Network Rail bosses travel by plane... because it is cheaper than trains
In the past two years, Network Rail has spent £1.3million on domestic flights for its staff. That might not seem like such a big deal, but consider this - the company has pledged to always travel by the cheapest means possible.
So, given that Network Rail run our tracks, you'd hope that they might see something wrong with the fact that it is more expensive to travel by train than plane.
This data was found after a Freedom of Information request, which showed that Network Rail sends its employees on 12 domestic flights every day. If staff need to travel abroad, then fine, but this shows a huge lack of confidence in their own services.
A spokesman said that the company travels by air because it is cheaper than riding the rails. They were pained to point out the amount of rail travel they pay for too: "Network Rail's 35,000 people have to pay the going rate for all travel, be it air, rail or car. Our people are also obliged to use the cheapest method available, sometimes that means by air - around £650,000 last year - but mostly we travel by rail - almost £16million last year."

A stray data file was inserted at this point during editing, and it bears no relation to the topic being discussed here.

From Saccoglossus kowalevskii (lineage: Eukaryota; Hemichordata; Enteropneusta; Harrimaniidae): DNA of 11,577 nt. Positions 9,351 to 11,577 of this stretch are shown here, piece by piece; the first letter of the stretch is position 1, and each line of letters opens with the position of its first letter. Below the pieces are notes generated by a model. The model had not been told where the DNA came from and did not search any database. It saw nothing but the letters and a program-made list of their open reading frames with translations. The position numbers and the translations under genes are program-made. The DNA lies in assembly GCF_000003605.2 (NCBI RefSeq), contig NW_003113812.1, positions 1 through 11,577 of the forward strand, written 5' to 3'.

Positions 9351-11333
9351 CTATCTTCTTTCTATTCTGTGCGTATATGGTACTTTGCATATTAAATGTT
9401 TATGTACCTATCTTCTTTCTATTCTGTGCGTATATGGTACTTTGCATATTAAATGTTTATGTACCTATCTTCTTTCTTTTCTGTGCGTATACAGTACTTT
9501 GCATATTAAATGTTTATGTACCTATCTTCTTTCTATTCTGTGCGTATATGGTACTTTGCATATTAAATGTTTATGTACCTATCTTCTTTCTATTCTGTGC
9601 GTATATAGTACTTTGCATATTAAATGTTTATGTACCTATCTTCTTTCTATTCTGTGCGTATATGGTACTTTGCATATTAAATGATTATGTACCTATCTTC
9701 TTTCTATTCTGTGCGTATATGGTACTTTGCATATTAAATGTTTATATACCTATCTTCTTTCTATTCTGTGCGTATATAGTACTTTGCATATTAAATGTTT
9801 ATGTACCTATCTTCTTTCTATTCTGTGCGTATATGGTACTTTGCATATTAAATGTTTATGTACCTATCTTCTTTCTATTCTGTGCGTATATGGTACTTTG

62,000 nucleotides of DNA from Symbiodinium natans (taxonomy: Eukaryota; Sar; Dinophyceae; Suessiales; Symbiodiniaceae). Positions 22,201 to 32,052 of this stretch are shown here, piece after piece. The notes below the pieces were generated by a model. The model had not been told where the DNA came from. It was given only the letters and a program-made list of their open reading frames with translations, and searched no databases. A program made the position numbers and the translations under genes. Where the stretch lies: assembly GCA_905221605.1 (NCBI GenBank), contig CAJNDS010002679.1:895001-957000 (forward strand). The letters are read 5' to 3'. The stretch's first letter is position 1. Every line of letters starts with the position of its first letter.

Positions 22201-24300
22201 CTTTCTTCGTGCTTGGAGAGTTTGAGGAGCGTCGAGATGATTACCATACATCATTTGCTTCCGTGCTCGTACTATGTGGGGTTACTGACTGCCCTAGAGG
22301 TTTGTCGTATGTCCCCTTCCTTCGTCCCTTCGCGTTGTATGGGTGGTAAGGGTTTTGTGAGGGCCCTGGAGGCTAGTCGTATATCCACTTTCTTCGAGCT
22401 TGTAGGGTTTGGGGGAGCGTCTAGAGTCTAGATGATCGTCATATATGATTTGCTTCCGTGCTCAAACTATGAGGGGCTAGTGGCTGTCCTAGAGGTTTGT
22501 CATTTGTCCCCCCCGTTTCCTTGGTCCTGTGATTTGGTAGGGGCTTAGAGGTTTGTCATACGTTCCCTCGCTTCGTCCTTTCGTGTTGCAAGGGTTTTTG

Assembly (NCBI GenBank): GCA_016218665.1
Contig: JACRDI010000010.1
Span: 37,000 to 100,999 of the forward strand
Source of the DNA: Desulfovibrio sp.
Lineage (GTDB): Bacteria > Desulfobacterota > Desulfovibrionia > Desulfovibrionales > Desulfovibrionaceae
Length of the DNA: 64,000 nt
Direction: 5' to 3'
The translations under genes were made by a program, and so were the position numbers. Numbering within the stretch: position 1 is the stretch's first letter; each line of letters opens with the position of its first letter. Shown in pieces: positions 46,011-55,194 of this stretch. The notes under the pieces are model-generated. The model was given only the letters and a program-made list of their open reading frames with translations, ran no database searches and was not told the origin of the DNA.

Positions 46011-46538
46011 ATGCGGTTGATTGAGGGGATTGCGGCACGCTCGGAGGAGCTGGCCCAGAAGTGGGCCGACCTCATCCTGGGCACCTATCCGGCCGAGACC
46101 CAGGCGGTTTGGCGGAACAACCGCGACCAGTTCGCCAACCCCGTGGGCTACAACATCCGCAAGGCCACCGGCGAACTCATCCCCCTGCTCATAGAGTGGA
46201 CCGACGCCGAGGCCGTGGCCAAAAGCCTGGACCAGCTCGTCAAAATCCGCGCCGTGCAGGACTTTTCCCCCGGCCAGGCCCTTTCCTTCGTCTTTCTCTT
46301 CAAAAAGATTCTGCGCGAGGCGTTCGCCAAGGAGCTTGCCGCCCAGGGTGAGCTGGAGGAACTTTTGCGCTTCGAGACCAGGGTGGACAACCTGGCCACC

Naturally, we thought we'd check to see if Network Rail staff get discounted rail travel and, hey presto! THEY DO! On the 'employee benefits' section of their site, it says that staff can "claim subsidies of up to 75% on rail and Underground season tickets". So if travelling by air is cheaper than someone with a cheap ticket, then something is very wrong.
Of course, the main bugbear here is that train tickets are rising too high, too frequently. Some have risen by 30% in 5 years. Network Rail have also overseen numerous engineering works which have cocked-up and left the lines in chaos. If Network Rail won't travel from London to Scotland by train, why should they expect anyone else to use their shitty service?